This application is a continuation of U.S. patent application Ser. No. 09/609,961, entitled APPARATUS FOR REMOTELY CONTROLLING COMPUTERS AND OTHER ELECTRONIC APPLIANCES/DEVICES USING A COMBINATION OF VOICE COMMANDS AND FINGER MOVEMENTS, filed Jul. 1, 2000, hereby incorporated by reference.

FIELD OF THE INVENTION

The present invention pertains to apparatus for controlling computers and other electronic appliances/devices, and more particularly to an apparatus that uses voice controls and finger movement to remotely control various devices.

BACKGROUND OF THE INVENTION

Computers are widely used throughout the world by businesses, schools, governments, and in homes. Conventional desktop computers are operated using a keyboard and mouse, wherein the keyboard is typically used to enter text and commands, and the mouse is typically used for cursor navigation on and graphic control of the computer screen. Although conventional keyboards and mouse are typically coupled to a computer via cables, wireless keyboards and wireless mouse which operate over infrared or radio frequencies are also used to operate computers. In addition, for laptop computers, alternative mechanisms for cursor navigation and graphic control of a screen such as touchpads, track balls, and pointer sticks have been designed.

Conventional keyboards and mouse of the type just described all suffer from several drawbacks. Specifically, they must be used together in order to operate a computer. In addition, most keyboards and mouse must be used on a flat horizontal surface. Moreover, due to the small size and low resolution of the screens of both desktop and laptop computers, the user must be positioned in close proximity to the screen in order to view the information displayed thereon.

Several recent advances in technology are changing the way conventional computers are used. First, the advent of voice recognition systems which enable a user to give commands to a computer to insert text into a software application by speaking into a microphone is eliminating the need for keyboards. Second, new ways of viewing computers are being developed which no longer require the user to be positioned close to a stationary screen. These include large, high-resolution, flat-panel displays which can be wall-mounted, and goggle and monocle visors which are worn on the head. Nevertheless, both of these advances suffer from drawbacks. Specifically, computers using both voice recognition systems and high-definition large-screen, flat panel displays still require the use of a mouse for accurate cursor navigation and for graphic control of the screen, In addition, a user must be positioned in a stationary upright position in order to use the computer, without being able to recline or otherwise move about a room. Another drawback is that conventional computers and voice recognition systems fail to provide a means for enabling a computer to distinguish between spoken commands that operate the computer or a software application, and spoken text that is to be inserted literally into a software application. It is therefore an object of the present invention to provide an apparatus for remotely controlling computers and other electronic appliances/devices using a combination of voice commands and finger movements, which apparatus does not require the use of either a keyboard or a mouse.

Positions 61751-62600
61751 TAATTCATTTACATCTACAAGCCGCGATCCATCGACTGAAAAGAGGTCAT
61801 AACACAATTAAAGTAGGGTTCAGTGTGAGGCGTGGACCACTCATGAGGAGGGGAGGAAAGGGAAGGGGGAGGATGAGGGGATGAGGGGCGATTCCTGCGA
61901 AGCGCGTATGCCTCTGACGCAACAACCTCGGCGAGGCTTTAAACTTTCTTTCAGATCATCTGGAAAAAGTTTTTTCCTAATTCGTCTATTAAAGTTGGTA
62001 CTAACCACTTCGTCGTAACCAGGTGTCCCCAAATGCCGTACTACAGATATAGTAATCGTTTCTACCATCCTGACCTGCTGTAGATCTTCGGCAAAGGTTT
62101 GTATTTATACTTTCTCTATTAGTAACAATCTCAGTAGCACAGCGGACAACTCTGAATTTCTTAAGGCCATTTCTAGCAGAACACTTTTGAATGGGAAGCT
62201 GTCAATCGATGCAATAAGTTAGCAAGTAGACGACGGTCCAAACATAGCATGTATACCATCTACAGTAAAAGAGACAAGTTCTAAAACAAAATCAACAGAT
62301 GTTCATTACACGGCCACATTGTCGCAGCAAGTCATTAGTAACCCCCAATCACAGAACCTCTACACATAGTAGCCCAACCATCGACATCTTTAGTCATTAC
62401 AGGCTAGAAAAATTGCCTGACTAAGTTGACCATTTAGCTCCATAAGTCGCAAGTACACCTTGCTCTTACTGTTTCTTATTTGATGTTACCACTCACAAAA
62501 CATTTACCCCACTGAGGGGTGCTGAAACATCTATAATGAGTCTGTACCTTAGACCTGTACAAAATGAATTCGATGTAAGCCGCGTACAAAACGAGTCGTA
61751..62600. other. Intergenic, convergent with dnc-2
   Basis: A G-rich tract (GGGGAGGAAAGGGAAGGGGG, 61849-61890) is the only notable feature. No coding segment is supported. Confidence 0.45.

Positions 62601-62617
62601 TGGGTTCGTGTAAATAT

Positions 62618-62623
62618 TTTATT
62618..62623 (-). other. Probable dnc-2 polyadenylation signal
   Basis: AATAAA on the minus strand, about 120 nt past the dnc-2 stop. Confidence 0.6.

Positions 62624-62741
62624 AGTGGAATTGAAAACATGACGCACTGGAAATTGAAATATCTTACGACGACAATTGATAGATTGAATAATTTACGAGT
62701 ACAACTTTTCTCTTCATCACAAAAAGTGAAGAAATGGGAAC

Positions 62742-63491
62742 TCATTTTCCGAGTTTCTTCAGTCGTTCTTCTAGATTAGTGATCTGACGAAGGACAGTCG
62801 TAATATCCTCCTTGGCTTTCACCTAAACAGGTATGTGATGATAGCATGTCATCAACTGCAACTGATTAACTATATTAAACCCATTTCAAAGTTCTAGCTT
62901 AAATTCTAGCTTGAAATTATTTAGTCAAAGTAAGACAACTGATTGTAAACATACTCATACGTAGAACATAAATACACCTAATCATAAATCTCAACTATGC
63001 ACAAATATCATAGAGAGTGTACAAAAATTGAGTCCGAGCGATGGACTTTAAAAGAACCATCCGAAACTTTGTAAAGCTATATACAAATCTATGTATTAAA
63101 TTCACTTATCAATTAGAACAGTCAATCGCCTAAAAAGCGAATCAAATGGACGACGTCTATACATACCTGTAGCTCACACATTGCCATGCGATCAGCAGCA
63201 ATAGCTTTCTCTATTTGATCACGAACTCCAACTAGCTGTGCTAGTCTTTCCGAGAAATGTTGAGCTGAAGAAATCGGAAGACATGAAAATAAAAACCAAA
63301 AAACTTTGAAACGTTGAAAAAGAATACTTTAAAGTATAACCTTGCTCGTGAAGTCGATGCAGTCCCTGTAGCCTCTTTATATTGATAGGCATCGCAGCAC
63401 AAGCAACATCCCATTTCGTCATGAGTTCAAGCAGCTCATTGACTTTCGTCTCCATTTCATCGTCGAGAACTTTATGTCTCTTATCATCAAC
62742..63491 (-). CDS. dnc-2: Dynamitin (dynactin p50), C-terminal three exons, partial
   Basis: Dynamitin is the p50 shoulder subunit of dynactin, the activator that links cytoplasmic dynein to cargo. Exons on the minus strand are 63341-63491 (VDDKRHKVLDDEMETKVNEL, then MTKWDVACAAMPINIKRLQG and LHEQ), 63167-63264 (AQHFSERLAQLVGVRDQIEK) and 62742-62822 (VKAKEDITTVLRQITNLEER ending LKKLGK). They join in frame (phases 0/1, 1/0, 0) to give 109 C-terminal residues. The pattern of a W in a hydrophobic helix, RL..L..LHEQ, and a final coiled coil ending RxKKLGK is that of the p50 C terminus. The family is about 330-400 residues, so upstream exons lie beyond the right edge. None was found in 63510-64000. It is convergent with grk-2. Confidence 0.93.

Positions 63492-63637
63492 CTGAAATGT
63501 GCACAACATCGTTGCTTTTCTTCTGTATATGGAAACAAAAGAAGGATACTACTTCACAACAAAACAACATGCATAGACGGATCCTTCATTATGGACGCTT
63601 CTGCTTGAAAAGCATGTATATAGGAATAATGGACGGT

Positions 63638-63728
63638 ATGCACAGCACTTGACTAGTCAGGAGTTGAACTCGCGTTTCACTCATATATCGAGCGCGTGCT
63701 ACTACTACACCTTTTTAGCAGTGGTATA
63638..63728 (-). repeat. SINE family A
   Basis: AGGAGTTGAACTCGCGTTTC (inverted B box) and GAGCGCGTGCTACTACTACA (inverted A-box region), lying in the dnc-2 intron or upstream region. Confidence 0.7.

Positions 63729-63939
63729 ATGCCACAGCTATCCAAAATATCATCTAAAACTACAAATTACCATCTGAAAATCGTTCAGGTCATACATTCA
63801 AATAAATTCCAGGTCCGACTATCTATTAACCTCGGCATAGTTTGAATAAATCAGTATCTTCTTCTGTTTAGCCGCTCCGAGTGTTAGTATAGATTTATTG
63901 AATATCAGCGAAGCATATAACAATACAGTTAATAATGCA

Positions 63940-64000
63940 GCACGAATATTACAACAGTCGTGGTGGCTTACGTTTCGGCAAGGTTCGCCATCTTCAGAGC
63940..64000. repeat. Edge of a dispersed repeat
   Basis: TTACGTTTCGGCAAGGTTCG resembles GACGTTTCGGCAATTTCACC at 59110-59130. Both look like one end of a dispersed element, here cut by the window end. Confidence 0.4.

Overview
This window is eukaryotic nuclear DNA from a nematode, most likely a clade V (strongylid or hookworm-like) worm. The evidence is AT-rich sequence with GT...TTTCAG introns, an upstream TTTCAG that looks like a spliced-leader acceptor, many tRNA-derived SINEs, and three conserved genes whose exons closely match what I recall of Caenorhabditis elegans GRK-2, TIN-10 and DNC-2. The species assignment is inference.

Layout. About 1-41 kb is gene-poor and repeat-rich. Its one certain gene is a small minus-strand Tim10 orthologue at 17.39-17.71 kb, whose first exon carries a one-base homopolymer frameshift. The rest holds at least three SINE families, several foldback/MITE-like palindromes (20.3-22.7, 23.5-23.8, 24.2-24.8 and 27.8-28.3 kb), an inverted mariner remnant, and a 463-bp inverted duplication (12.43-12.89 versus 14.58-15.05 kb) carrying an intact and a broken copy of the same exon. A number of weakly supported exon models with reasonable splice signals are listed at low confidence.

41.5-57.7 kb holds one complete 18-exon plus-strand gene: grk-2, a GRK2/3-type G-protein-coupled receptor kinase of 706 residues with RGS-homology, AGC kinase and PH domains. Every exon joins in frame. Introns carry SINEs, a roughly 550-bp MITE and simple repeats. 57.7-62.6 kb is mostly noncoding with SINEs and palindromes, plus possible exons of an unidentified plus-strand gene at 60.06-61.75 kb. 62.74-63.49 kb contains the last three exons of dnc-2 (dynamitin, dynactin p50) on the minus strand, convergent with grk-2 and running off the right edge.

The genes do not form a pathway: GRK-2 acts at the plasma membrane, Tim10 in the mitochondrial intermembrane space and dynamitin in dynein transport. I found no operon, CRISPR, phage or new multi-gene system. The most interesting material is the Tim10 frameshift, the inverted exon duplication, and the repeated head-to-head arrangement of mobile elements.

SUMMARY

An apparatus for remotely operating a computer using a combination of voice commands and finger movements. The apparatus includes a plurality of control elements in the form of touch-sensitive touchpads and/or motion-sensitive elements that are used to operate the computer and to move an on-screen cursor. At least one touthpad is used to selectively switch between a command-mode of operation in which a user can issue spoken commands for selecting applications and for instructing the computer, and a text-mode of operation in which the user speaks the text to be inserted into an application. The apparatus is ergonomically designed to enable it to be easily worn and to enable a user to operate a computer from a standing), sitting or reclining position. The apparatus can be used to operate a computer for traditional computing purposes such as word processing or browsing the Internet, or for other purposes such as operating electronic devices such as a television and/or other household appliances.

BRIEF DESCRIPTION OF THE DRAWINGS

FIG. 1A shows a top view of an exemplary embodiment of an apparatus for remotely controlling computers and other electronic appliances/devices according to the present invention.

FIG. 1B shows a bottom view of the apparatus shown in FIG. 1A.

FIG. 2 shows a flowchart depicting the steps in using the present invention.

DETAILED DESCRIPTION OF THE INVENTION

FIG. 1 shows a top view of an exemplary embodiment of an apparatus 10 for remotely operating computers and other electronic appliances/devices using a combination of voice commands and finger movements according to the present invention. FIG. 2 shows a bottom view of apparatus 10.